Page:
• 8. 8 The model(3) Agents observe the current market outcome and revise their next periods portfolio using observation. The decision of mutual fund investors to consciously put their money into the hands of fund managers can be viewed as a decision in terms of an optimal allocation of time. This paper assume a weaker notion of noise trading in that investors use a simple learning method to improve decisions. Investors use GA to update their portfolio decisions.
  • 9. 9 The genetic algorithm(1) The initial population is generated randomly. GA first randomly selects copies of strings in the current population. [Proportionate Selection]The probability that a given string is copied to the new population is based on its performance or fitness: a string that did well according to the fitness measure will be more likely to be copied than a string with a lower fitness. The GA then introduces new strings through crossover and mutation that alter some strings of the population. Did not use the election operator? Why?
  • 10. 10 Crossover It supports the development of compact building blocks in the population. A compact building blocks is a block of genes that are located next to each other. These building blocks tend to survive crossover and in the long run only successful blocks will prevail. Crossover guarantees that all building blocks of the search space are sampled at a rate proportional to their fitness.
  • 11. 11 Mutation Mutation simply flips a 0 to a 1 and vice versa. Each chromosome undergoes mutation with a given (small) probability. The purpose of mutation is to introduce new genetic material and to avoid the development of a uniform population which will be incapable of further evolution over time.
  • 12. 12 Decision rules  A strategy or decision rule maps the observable parameters to the demand for the asset. In this model, the observable parameters are p0 and and the asset demand decision can be written as s(p0, ).  This model choose a parsimonious encoding of the demand function. I assume that p0 and are constant and known to the agents. Hence, the agent’s problem is reduced to finding a scalar in the linear function v v v tα )0( pvs tt −=α
  • 13. 13 The GA implementation(1) Let T represent the lifespan of each agent. Let J be the (constant) number of agents in each period. Each string of length L represents a value for a parameter in the demand function of one agent. The range of values for the parameter is the interval [MIN,MAX]. Let denote the ith bit of a string in period t. then the value of parameter in the demand function decoded by the string is given by }1,0{, ∈tiw tα )....( ,,1 tLtt www = 12 2 )( 1 1 , − −+= ∑ = − L L j j ti t w MINMAXMINα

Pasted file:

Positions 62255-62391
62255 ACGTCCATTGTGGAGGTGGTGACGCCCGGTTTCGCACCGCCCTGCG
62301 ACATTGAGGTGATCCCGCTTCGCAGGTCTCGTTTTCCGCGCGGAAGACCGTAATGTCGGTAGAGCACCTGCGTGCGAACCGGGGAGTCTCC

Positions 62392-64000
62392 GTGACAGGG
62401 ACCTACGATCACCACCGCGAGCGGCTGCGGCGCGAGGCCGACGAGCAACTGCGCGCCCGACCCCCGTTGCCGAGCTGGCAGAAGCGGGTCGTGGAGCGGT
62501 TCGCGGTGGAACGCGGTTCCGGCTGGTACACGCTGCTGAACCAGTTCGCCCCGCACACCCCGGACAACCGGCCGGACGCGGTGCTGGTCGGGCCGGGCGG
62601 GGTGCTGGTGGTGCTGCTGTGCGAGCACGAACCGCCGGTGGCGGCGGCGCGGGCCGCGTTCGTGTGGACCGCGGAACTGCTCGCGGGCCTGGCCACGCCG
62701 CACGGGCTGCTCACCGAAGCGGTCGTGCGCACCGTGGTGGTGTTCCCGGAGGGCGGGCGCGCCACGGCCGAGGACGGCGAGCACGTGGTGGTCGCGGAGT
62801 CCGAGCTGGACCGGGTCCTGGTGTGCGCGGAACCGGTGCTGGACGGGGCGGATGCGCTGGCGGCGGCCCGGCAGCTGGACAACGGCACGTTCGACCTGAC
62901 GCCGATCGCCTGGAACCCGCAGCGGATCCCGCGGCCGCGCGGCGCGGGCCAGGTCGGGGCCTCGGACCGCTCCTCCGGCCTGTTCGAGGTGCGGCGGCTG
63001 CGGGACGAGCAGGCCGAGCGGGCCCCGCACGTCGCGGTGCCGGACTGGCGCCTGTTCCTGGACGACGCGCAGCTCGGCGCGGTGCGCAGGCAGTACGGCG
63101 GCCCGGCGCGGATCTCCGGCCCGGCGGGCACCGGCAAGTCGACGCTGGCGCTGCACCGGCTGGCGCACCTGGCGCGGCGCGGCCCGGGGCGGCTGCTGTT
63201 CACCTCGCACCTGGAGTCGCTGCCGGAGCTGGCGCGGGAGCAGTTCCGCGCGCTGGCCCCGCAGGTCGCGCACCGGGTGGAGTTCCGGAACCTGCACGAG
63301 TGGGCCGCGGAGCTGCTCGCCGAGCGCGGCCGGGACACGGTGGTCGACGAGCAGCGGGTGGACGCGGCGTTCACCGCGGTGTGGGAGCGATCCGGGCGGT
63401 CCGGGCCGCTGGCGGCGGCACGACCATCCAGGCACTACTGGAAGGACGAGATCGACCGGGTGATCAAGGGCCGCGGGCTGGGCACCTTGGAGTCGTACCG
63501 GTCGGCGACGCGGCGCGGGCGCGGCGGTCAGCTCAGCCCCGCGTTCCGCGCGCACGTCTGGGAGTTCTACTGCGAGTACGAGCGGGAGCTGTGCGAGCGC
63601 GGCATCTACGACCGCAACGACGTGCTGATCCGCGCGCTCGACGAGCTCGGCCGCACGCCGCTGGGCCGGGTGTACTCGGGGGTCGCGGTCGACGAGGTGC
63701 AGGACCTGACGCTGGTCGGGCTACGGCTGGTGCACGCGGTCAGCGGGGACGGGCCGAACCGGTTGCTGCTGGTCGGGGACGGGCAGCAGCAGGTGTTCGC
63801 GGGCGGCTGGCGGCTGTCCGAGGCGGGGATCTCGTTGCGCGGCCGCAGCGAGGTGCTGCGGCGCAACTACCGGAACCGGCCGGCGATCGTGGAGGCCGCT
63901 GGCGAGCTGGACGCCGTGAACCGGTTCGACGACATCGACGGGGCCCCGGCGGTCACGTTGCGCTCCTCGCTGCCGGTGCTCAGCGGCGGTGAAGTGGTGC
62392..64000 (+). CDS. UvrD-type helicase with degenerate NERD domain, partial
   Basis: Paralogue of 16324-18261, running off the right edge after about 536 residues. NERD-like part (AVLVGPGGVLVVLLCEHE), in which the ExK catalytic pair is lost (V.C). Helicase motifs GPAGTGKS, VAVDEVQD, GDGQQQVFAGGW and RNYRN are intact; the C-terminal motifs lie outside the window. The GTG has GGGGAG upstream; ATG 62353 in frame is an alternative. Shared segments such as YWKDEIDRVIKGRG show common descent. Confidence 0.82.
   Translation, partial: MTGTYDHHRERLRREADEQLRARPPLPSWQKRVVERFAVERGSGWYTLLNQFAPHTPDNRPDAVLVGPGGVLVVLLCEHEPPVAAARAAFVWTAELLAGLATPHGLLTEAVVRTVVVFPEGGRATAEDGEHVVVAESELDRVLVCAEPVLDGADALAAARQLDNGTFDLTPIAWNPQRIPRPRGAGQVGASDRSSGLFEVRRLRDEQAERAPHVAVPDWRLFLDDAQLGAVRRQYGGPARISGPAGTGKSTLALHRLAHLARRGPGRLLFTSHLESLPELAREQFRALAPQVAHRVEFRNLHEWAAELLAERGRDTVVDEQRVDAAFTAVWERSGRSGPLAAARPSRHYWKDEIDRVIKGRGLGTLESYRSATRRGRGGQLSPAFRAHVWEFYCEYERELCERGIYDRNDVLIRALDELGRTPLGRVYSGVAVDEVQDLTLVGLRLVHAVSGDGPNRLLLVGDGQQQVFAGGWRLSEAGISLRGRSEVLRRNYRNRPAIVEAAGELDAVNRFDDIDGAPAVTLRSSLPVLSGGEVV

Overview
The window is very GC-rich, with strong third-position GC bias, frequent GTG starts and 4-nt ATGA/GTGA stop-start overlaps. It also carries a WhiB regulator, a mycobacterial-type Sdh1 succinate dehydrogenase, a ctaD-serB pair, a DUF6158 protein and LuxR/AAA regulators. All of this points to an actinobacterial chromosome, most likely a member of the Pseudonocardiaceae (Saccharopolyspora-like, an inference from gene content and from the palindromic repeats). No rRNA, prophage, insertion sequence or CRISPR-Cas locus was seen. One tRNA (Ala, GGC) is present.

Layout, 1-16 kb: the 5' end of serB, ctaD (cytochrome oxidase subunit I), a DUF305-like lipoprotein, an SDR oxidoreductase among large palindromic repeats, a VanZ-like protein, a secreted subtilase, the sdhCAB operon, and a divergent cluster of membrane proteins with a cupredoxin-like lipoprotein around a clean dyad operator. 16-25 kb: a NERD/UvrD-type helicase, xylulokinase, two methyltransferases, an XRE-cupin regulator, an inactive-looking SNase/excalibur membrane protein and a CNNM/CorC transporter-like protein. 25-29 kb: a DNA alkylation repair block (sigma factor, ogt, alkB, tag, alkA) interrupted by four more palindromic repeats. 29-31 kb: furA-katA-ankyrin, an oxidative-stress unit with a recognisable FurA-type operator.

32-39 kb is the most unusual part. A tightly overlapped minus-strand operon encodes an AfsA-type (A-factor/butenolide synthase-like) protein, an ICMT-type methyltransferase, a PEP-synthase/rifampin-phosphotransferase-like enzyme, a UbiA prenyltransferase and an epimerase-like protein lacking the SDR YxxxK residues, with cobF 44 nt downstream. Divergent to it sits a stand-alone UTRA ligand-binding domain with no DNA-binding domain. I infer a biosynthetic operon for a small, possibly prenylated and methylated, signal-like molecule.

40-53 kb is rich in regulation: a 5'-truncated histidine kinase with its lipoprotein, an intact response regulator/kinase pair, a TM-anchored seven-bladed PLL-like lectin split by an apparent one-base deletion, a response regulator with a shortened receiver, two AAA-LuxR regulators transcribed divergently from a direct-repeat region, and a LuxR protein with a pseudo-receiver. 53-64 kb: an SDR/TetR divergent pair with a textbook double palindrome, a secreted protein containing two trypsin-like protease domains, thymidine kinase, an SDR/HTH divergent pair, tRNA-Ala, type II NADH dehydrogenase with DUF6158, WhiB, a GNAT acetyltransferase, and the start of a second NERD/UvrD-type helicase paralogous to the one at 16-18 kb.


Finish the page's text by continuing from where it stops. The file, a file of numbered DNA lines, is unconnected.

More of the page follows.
• 14. 14 The GA implementation(2) In each period t the agents face S portfolio decisions, so that each agent makes a total number of T*S decisions in her lifespan. The population of decision rules is constant for all S drawings in a period t. After S realizations the population is updated using crossover and mutation. Each decision rule is assigned a probability of being copied to the next generation based on its performance. The probability is ∑ = = J j j i i V V p 11 1 be the cumulative utility after S drawings.  ∑ == S j jii wUV 1 )(
  • 15. 15 Simulation Let the number of strings in the population is J=30,and each string is of length L=20, the probability of crossover is 0.4, The initial mutation rate is set to MUT=0.08. The strings decode possible parameter values between MIN=-4 and MAX=4. Each simulation is repeated 25 times for a given set of parameter value. The variance of the asset value and the coefficient of absolute risk aversion are set to unity.
  • 16. 16 γbias bias2 vσ S 相同, T 較 小 bias 較大 當 s ,與 optimal portfolio 差距 愈大,表示 GA anent 持有更多 的風險資產 Simulation results (1)
  • 17. 17 S 較小 時, bias 為 正 隨著 sbias0 Simulation results (2)
  • 18. 18  bias v S 大 bias 小 Sbias0 Simulation results (3)
  • 19. 19 Simulation results (4) The average utility for very low S is very small. When S is high, the demand parameter is updated rarely resulting again in lower utility.
  • 20. 20 Simulation results (5) 300 期以 後 mean1 ∵initial 為 randomly ∴ 第 1 期 mean 0 300 期以後 variance=0 mutation 還在運作
  • 21. 21 Mutual fund flows and GA learning Mutual fund flows: Some empirical evidence Financial flows in models with rational agents A learning model with entry and exit
  • 22. 22 Mutual fund flows An empirical investigation of flows into and out of commonly held mutual funds. The data set consists of monthly data starting in February 1985 and ending in December 1992. The four fund groups are aggressive growth funds(AG), growth funds(GR), growth